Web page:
Houston Music

Retro Musicians Still Make Houston Swing

Louis Armstrong once said, "The memory of things gone is important to a jazz musician. Things like old folks singing in the moonlight in the back yard on a hot night or something said long ago."

Bittersweet in its achy nostalgia, the saying is quite fitting for some of Houston's retro musicians. On vintage instruments, these players resurrect the memory of music long gone, bringing new life to the words of Etta James or Bob Wills, paying homage to the old swing and jazz greats.

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One such act, the Belmont Four, is a prime example. With a catalogue of old songs, these talented four musicians -- Bart Maloney, Nick Gaitan, Robert Rodriguez and Rajiv Grover -- have made it their mission to pass along songs from decades ago. You can almost hear the crackle of the old record playing when the group breaks out an old American standard like Hoagy Carmichael's 1927 hit "Stardust." It's a strange feeling, being transported to an era you never belonged to, but somehow, among the slicked-back hair and the hum of that old music, it works.

Even with only a handful of shows under their vintage belts, it's amazing the following the Four has built. There must be something about hearing "San Antonio Rose" on an old steel guitar -- Maloney has been playing his 1954 Fender Triple Neck Stringmaster for the past decade or so, to be precise -- that draws in the growing crowds.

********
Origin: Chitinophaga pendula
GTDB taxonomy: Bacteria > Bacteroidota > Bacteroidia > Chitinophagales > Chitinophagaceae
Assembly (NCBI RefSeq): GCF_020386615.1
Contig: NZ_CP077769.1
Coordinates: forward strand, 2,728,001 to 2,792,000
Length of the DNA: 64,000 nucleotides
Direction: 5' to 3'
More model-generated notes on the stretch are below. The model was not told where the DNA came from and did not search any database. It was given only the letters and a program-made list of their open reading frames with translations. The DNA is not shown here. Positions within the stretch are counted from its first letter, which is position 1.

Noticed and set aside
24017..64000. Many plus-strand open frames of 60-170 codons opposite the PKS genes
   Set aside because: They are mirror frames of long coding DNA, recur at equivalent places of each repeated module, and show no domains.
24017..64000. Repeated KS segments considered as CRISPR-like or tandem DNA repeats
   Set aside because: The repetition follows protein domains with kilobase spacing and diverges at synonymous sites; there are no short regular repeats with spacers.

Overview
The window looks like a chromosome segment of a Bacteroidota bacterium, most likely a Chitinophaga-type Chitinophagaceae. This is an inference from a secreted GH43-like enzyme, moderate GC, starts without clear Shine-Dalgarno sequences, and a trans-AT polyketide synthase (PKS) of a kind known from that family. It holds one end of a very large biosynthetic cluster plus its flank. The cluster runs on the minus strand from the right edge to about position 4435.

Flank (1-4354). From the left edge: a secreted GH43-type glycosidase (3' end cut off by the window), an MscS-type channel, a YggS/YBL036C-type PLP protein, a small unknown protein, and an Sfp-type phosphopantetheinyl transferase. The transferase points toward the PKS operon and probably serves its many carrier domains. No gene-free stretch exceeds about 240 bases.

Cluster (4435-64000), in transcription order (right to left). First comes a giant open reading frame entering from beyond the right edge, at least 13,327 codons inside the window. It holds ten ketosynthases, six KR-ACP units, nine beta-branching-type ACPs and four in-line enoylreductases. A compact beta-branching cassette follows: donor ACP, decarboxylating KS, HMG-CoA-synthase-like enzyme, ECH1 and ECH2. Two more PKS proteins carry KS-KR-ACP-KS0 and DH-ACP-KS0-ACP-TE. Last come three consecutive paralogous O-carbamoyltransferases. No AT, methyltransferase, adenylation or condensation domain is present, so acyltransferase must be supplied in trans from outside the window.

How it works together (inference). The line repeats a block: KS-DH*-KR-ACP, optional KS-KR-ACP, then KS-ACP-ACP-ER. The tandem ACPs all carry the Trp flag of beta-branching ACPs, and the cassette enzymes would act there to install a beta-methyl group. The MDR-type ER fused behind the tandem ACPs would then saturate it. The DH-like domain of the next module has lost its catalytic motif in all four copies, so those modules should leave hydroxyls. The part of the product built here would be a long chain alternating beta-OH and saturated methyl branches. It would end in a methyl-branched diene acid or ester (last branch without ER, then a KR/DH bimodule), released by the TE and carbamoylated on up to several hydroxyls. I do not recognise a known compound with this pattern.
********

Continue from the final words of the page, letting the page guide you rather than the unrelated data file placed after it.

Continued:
But it's not just the steel that people are lining up to see. It's also Rodriguez's old squeezebox, an instrument long forgotten on much of the local scene, the tap-tap-tap of Grover old drums, and multiple HPMA winner Gaitan on that old bass -- where he'd be tonight were he not in the midst of another tour with Billy Joe Shaver -- that lure them in, one by one.

That's precisely what Maloney and the band aim to do: draw a crowd to hear songs even their grandparents are probably too young to remember.

"You know, it's really about trying to keep the tradition alive," the steel man says. "It's music that a lot of people aren't introduced to,"

And he's right. These days songs like "Sleepwalk," by '50s rock-and-roll musicians Santo and Johnny, are rare just about anywhere. But you might hear it at a Belmont Four show.

With a catalogue as varied and as eclectic as the one that Maloney keeps in his back pocket, it's impossible to know just what they'll whip out. Except that it will be a vintage tune, of course.

"There's something really cool about getting younger people into this music," laughs Maloney.

There is indeed. And The Belmont Four are hardly the only ones who know it. Take Allison Fisher.

Story continues on the next page.

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Angelica Leicht
Contact: Angelica Leicht